10 Things You Kids Should Know About the Stone Roses

One of the most hysterical/frightening/worrisome/enraging things hardcore music fans saw this week was a series of tweets following the announcement that the Stone Roses will appear at Coachella.  An example:

In an effort to help un-confuse the young whippernappers out there, here are ten things about the Stone Roses that you should know.


1.  The Stone Roses are English

Manchester, actually.  They came out of a scene born in the late 80s that the press dubbed “Madchester.” Their contemporaries included the Happy Mondays and the Inspiral Carpets–but I don’t expect you’ve heard of them, either.


2. Their Self-titled Debut Record was a Big Deal

In fact, The Stone Roses ranks as one of the greatest debut records of all time.  From the moment it was released in May 1989, he was heralded as a classic.  I suggest acquainting yourselves with “She Bangs the Drums,” “I Wanna Be Adored,” “Waterfall,” and my personal favourite, “I Am the Resurrection.” Pay close attention to the glorious jam that comprises the second half of the song.


3.  The Stone Roses Help Set the Stage for Britpop

The Roses inspired the formation of many dozens of bands, some of which went on to become big deals themselves.  You may have heard of a couple of brothers, Noel and Liam Gallagher, who did just that. (See “Why I Love the Stone Roses” by Noel Gallagher)

The lyrics are from “She Bangs the Drums,” kids.

4.  The Stone Roses Were Instrumental in the Development of Indie Culture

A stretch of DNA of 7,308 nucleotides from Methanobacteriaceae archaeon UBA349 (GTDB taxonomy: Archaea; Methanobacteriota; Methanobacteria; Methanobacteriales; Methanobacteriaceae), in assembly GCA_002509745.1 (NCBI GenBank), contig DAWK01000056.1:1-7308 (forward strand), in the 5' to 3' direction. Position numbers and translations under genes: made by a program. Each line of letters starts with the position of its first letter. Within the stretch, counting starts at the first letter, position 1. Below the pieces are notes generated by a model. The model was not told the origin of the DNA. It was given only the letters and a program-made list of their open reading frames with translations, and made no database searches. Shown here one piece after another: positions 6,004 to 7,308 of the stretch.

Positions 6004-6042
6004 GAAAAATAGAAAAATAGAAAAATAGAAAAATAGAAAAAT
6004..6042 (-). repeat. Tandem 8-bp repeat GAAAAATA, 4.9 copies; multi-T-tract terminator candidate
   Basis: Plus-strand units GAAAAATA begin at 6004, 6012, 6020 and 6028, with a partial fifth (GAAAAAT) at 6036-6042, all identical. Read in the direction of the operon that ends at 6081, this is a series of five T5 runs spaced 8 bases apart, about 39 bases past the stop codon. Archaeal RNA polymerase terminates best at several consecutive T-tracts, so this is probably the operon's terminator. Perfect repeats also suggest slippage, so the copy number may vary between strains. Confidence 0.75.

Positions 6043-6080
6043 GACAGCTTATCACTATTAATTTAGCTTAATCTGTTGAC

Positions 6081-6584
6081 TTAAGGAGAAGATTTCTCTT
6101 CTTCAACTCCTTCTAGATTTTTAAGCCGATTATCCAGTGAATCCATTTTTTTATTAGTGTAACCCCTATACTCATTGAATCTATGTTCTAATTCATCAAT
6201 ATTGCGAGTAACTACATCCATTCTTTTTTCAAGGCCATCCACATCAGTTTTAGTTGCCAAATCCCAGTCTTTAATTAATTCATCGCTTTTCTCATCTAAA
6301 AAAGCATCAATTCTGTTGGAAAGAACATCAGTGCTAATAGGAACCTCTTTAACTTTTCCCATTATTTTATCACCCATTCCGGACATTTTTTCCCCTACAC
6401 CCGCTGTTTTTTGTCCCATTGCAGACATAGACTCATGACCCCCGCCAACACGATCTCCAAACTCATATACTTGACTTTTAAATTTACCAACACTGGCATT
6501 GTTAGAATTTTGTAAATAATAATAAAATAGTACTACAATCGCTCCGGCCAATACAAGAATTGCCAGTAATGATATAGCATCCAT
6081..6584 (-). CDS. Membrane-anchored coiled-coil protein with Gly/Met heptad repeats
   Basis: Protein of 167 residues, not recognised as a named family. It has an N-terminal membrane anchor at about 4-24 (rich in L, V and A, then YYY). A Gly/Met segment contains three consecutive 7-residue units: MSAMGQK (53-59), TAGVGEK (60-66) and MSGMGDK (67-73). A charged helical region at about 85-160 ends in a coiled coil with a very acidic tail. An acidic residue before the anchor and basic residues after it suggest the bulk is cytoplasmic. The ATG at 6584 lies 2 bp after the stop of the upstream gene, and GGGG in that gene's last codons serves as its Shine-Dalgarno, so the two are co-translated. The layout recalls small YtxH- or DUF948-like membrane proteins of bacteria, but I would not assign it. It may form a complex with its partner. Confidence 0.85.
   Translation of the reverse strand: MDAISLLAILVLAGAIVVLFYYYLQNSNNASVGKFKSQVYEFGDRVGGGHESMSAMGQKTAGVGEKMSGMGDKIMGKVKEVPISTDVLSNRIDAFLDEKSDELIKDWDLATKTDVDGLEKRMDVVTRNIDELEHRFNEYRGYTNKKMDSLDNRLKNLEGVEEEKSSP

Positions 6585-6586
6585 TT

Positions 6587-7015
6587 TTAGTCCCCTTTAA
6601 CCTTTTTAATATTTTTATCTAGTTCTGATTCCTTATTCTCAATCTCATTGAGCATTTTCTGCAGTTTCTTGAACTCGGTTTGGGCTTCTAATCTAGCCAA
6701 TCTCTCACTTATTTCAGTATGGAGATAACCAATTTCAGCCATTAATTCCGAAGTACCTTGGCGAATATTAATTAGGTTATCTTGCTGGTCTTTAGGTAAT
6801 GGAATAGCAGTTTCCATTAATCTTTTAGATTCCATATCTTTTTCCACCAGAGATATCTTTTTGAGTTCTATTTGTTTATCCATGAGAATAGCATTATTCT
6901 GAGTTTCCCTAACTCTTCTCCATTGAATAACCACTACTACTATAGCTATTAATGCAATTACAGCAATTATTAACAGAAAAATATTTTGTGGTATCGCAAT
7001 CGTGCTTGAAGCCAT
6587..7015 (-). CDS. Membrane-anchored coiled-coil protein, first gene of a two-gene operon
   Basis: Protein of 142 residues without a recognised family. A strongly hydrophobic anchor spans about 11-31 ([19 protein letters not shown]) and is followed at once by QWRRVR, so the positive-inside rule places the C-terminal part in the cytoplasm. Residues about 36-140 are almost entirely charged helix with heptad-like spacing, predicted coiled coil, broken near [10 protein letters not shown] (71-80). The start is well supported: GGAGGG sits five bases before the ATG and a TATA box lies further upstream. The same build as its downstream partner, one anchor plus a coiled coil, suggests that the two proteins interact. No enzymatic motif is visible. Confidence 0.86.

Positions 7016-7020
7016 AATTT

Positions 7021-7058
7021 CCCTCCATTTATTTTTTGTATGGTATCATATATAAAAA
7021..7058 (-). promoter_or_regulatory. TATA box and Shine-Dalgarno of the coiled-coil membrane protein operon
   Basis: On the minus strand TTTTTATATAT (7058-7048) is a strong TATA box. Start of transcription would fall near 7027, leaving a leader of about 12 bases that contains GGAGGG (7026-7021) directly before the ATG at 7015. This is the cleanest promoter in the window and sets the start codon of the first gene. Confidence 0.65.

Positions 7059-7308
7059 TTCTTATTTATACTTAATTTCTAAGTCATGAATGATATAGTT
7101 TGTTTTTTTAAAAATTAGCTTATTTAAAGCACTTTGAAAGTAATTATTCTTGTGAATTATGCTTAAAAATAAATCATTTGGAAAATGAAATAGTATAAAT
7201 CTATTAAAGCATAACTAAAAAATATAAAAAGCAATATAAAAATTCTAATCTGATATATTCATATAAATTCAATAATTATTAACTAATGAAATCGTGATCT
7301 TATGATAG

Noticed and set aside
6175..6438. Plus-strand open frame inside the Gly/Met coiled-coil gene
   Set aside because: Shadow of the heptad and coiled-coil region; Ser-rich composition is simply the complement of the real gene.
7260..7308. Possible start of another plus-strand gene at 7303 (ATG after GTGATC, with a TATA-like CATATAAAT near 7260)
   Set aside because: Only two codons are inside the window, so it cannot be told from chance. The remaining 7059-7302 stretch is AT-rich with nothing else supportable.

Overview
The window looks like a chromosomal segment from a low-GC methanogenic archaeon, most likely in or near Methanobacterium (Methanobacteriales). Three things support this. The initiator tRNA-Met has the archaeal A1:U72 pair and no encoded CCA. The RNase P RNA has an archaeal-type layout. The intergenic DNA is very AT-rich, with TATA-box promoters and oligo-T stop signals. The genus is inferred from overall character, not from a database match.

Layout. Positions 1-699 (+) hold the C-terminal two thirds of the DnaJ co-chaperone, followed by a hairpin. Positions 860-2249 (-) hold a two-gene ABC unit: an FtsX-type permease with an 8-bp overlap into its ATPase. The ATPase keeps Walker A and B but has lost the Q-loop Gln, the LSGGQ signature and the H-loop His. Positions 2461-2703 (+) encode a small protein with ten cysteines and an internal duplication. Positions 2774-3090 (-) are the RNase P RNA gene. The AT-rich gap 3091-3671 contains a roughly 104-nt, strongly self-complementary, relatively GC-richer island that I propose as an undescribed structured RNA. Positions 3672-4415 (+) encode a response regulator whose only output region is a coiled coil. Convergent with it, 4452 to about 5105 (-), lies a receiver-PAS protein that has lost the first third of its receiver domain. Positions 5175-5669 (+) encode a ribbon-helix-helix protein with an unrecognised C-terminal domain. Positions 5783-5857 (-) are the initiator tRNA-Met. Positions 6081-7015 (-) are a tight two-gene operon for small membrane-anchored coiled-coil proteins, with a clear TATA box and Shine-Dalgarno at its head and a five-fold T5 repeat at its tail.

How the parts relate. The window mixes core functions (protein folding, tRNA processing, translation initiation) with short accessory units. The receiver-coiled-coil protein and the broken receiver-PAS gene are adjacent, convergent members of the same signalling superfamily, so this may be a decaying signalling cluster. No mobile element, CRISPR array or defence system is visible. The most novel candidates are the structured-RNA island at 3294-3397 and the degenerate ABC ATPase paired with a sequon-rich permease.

For that first album, the Roses were 100% indie and managed to achieve an amazing amount of critical acclaim and popularity.  See “Spike Island” for more.


5.  The Band Ran into Issues Recording Their Second Album

While they signed to Geffen to record a second album, they were caught in a legal limbo with one of their previous indie labels.  It took years to sort this out.  From Select magazine:

On the morning of May 20, 1991, The Stone Roses were released from their recording contract with Silvertone Records and their publishing agreement with Zomba Music.

None of the group were present to hear High Court Judge Humphries reach his decision, which concluded that both contracts were legally unenforceable.

The court heard that the injunction Silvertone had placed on the Roses (to stop them recording for any other record label) was to be lifted because the original contract, signed in April 1988, was “oppressive”, “unfair” and “entirely one-sided”, and therefore the injunction acted as a restraint of trade.

During the two-hour hearing, Roses’ manager Gareth Evans grinned uncontrollably.

Aspects of the contract found to be unfair included the territorial agreements (i.e. where Silvertone could release Stone Roses records, listed in the contract as “the world and its solar system”!) and a clause which tied the band to the label for nine months after the American release of their last recorded work.